Sometime you read a story and it takes a lot of re-reading and double checking before you can bring yourself to accept it truly is legitimate. This is one of those stories.
The seventh circuit of the United States Court of Appeals
has just published (The case was published back in January 2010, not 2011) a ruling on a case heard last in September 2009. Let us peruse the opening line and consider whether this may be the greatest legal ruling in history:
After concluding that the popular role-playing game Dungeons and Dragons (“D&D”) represented a threat to prison security, officials at Wisconsin’s Waupun Correctional Institution took action to eradicate D&D within the prison’s wall.
Yes, you read that right. This is a ruling on whether or not prison officials were justified in confiscating D&D material. It wasn’t a case of officials being concerned that multi-faceted dice could be fashioned into weapons (only “twenty-one books, fourteen magazines” and handwritten notes were confiscated), but an even more serious matter:
Waupun’s long-serving Disruptive Group Coordinator, Captain Bruce Muraski, received an anonymous letter from an inmate. The letter expressed concern that Singer and three other inmates were forming a D&D gang and were trying to recruit others to join by passing around their D&D publications and touting the “rush” they got from playing the game.
The prisoner concerned, Kevin Singer, complained the confiscation was a violation of first amendment rights. He then, in the words of the court, sought “a panoply of relief”, which sadly turned out not to be a D&D spell.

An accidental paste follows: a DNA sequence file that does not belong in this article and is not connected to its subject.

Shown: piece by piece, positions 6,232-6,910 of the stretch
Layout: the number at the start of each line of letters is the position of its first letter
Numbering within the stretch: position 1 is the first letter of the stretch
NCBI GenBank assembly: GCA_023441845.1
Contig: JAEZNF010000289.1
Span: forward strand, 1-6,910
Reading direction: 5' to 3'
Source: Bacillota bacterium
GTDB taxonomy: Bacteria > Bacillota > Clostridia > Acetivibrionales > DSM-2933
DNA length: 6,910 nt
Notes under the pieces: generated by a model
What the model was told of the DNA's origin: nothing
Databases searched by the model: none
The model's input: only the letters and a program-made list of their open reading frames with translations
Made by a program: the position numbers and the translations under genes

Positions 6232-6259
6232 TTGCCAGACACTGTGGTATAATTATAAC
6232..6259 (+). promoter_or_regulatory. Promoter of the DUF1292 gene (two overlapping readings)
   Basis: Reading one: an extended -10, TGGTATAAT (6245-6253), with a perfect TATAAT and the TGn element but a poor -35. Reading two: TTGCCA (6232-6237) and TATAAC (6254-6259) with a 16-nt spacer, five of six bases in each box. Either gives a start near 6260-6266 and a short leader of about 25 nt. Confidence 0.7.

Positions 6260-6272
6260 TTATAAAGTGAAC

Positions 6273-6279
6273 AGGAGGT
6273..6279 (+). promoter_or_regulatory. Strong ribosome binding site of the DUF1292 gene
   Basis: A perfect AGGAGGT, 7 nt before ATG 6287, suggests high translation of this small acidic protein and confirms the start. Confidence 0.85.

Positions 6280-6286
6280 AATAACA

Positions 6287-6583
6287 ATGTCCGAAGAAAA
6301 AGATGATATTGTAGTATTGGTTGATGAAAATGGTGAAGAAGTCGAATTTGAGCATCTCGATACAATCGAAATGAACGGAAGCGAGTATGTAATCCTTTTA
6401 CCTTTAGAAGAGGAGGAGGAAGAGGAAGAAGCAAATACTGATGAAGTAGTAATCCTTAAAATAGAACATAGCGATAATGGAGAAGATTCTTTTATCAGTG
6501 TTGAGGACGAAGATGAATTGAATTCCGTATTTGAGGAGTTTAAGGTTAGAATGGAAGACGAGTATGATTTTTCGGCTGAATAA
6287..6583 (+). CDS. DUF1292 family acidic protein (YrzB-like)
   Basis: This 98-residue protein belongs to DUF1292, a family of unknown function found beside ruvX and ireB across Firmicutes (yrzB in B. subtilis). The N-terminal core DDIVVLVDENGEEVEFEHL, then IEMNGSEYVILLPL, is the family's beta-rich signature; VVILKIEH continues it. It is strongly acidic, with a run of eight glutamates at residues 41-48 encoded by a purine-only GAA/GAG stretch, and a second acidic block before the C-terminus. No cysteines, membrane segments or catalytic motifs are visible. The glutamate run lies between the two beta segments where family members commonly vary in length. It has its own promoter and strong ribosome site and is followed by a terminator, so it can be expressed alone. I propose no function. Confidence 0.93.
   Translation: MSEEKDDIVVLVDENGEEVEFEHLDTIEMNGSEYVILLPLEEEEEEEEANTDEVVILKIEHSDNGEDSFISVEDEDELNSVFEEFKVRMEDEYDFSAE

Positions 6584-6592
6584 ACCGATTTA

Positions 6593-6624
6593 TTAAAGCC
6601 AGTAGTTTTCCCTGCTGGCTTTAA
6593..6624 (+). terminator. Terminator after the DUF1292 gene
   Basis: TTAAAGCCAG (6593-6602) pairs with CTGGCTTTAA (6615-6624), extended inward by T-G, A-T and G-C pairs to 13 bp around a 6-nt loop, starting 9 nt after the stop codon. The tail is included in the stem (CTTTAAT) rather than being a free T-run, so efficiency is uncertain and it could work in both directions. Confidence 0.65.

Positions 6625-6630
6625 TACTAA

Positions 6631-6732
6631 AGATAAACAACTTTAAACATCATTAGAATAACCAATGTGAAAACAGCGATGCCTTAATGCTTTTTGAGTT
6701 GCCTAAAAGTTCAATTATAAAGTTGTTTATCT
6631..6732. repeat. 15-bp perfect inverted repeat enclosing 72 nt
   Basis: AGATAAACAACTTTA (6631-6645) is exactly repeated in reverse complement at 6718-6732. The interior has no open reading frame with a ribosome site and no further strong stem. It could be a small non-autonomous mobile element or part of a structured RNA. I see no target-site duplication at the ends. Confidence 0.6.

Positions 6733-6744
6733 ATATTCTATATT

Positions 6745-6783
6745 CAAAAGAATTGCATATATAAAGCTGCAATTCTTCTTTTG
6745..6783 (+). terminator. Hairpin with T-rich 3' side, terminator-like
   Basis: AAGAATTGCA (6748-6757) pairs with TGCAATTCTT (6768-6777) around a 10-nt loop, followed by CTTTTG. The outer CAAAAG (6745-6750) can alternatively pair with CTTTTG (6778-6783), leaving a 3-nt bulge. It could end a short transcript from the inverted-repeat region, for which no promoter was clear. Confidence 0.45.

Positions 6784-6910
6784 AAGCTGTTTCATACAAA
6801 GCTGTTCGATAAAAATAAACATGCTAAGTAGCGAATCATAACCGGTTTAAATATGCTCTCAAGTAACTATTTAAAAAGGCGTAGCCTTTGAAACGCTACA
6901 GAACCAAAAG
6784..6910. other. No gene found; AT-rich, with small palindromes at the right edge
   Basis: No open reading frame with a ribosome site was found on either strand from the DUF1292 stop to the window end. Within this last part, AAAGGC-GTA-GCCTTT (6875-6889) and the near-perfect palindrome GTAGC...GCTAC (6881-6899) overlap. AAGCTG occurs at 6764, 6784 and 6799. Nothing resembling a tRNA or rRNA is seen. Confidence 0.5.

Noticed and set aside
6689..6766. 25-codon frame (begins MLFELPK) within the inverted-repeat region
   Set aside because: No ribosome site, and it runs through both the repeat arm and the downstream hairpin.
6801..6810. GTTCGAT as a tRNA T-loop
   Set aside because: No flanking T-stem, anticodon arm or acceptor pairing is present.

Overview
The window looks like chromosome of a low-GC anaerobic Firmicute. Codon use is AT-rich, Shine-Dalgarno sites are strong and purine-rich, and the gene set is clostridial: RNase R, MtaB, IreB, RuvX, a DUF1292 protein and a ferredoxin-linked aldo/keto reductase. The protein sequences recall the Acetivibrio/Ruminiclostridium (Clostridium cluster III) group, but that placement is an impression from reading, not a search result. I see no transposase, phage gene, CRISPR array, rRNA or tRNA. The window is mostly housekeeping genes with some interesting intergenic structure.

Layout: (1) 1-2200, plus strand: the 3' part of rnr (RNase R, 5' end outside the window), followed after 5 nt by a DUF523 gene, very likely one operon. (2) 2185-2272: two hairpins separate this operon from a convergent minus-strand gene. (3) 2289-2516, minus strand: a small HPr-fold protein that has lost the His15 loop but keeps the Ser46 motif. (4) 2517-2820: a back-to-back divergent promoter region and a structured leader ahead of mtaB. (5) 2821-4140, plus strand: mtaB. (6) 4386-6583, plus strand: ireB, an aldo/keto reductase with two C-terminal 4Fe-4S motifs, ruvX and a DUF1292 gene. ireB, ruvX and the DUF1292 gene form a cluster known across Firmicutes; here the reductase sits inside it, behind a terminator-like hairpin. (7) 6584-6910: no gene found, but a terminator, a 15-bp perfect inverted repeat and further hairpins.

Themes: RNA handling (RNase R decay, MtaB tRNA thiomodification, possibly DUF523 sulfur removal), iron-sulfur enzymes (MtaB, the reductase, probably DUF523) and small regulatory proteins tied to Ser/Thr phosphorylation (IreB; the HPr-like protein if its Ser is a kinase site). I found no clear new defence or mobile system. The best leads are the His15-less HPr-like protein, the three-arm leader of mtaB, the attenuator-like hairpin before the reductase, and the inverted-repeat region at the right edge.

Singer maintains that rather than D&D playing encouraging gang activity, it actually deters prisoners from joining gangs.
After losing the case, Singer took it to appeal. There, an expert on prison gangs argued not only that having a Dungeon Master issue direction to other players “mimics the organization of a gang”, but that the game encourages players to become obsessed with mentally escaping the restrictions of prison life, which could threaten “the safety and security of the institution.”
Although Singer produced witness testimony from 11 other inmates who said they had never heard of D&D leading to gang-related activity, the judges at the appeal ruled this was irrelevant: all that mattered was that it was reasonable for the prison officials to believe it might do so in the future.
And what is the evidence for this argument? Well, in a 2009 case, a prison gang leader “established and enforced rules.” You know, just like in D&D. And hell, there’s even a risk of “D&D players looking to Dungeon Masters, rather than to the prison’s own carefully constructed hierarchy of authority, for guidance and dispute resolution.”
In any case, the judges noted, the prison wasn’t banning all books or games. After all, in a 2005 case when some games were banned, ” strategy games like Risk, Stratego, chess, and checkers remained available to prisoners.”
In conclusion, the judges pointed out that Singer had failed in his duty to prove conclusively that D&D could not lead to gang activity. (Which may be because even the most creative role-player can’t prove a future negative.)
The court therefore rejected the appeal.
(Via Above the Law)